Energy credits save you tax with home improvements

Your Guide to State, Local, Federal, Estate + International Taxation

energy credits, tax, green home, IRS, eco-friendlyDid you make energy efficient improvements to your home last year? Purchase an energy efficient air-conditioner or water heater? If so, you may qualify for energy credits on your 2016 tax return.

The Energy Star website details the credits available for energy efficient purchases made in 2016 and how to qualify. Prior year credit information is also available.

IRS key facts to know about the non-business energy property credit

  • Part of this credit is worth 10% of the cost of certain qualified energy-saving items added to a taxpayer’s main home last year. Qualified improvements include adding insulation, energy-efficient exterior windows and doors, and certain roofs. Do not include the cost to install these items.
  • The other part of the credit is not a percentage of the cost. It includes the installation costs of certain high-efficiency heating and air-conditioning systems, high-efficiency water heaters and stoves that burn biomass fuel. The credit amount for each type of property has a different dollar limit so be sure to check the Energy Star website.
  • This credit has a maximum lifetime limit of $500. Taxpayers may only use $200 of this limit for windows.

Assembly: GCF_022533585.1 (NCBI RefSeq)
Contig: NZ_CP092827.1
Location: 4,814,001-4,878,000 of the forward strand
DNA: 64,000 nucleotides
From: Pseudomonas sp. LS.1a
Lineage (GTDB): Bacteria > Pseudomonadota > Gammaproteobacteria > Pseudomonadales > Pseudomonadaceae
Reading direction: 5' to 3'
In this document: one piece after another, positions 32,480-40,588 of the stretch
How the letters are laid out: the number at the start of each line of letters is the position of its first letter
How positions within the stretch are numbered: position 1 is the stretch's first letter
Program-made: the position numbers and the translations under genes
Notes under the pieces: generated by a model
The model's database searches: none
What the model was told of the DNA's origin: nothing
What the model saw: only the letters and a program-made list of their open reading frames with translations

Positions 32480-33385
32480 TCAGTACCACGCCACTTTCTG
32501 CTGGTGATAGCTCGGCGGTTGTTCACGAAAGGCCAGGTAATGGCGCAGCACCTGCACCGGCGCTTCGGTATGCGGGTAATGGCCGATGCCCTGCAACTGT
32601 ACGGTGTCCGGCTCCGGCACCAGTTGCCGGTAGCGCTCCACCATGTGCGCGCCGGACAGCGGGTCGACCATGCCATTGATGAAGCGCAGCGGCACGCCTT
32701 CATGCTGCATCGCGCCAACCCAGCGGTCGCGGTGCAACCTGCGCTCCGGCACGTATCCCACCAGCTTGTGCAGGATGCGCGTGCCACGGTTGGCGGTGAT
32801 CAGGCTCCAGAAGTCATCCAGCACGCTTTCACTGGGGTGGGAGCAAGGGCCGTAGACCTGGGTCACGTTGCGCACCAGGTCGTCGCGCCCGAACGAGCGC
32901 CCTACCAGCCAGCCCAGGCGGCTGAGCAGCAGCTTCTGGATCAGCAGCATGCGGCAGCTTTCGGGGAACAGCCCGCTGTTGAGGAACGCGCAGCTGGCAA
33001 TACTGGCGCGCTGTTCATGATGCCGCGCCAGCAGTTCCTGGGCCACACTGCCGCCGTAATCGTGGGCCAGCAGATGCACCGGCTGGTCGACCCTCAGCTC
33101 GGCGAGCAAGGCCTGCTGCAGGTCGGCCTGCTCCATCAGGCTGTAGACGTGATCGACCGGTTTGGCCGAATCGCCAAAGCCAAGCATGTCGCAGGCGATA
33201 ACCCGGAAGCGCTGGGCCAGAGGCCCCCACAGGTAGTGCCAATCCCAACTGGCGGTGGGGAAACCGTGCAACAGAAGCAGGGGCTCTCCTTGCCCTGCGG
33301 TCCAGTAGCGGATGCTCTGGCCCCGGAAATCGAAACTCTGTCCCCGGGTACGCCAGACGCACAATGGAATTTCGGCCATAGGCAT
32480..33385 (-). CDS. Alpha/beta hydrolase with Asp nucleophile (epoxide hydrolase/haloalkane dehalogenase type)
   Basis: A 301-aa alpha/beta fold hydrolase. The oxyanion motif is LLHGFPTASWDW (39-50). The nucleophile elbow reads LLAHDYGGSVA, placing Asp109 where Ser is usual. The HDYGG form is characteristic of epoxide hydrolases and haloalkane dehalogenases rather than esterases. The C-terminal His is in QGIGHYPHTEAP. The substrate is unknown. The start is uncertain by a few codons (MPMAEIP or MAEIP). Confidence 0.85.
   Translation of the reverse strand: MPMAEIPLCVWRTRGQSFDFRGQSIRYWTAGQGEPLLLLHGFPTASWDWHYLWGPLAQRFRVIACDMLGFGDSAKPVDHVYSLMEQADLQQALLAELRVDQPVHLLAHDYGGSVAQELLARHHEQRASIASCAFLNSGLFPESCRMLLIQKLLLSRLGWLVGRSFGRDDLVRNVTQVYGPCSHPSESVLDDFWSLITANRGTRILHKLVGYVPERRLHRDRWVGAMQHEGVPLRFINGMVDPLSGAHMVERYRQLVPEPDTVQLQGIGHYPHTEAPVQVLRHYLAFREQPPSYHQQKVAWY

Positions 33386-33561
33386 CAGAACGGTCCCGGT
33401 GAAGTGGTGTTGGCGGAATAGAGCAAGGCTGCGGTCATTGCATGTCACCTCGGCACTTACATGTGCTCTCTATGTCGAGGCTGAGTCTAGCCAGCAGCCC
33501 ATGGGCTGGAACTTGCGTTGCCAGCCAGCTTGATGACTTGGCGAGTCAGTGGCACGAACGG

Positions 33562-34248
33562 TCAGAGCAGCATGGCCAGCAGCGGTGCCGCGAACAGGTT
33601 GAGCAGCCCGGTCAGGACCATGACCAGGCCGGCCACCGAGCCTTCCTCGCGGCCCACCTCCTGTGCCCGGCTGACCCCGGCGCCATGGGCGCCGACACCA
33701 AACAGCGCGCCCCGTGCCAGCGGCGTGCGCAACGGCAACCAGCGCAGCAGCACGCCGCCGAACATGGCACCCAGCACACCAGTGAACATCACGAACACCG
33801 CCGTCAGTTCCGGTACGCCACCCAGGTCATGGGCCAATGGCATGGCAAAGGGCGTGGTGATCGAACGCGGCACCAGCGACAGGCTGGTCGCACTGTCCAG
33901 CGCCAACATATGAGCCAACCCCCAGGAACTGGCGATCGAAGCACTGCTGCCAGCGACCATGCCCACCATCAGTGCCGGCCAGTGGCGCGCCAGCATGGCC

• A taxpayer’s main home must be located in the U.S. to qualify for the credit. The non-business energy property credit is only available for existing homes.
  • Be sure to have the written certification from the manufacturer that their product qualifies for this tax credit. They usually post it on their website or include it with the product’s packaging. Taxpayers can use this to claim the credit. Do not attach it to a tax return. Keep it with tax records.
  • Taxpayers may claim the credit on their 2016 tax return if they didn’t reach the lifetime limit in past years. Under current law, Dec. 31, 2016, was the deadline for qualifying improvements to the taxpayer’s main U. S. home.

Use Form 5695, Residential Energy Credits, to claim these credits. For more information, check out the form’s instructions.

Be sure to claim your tax credit for energy efficient improvements!

Melinda Nelson, CPA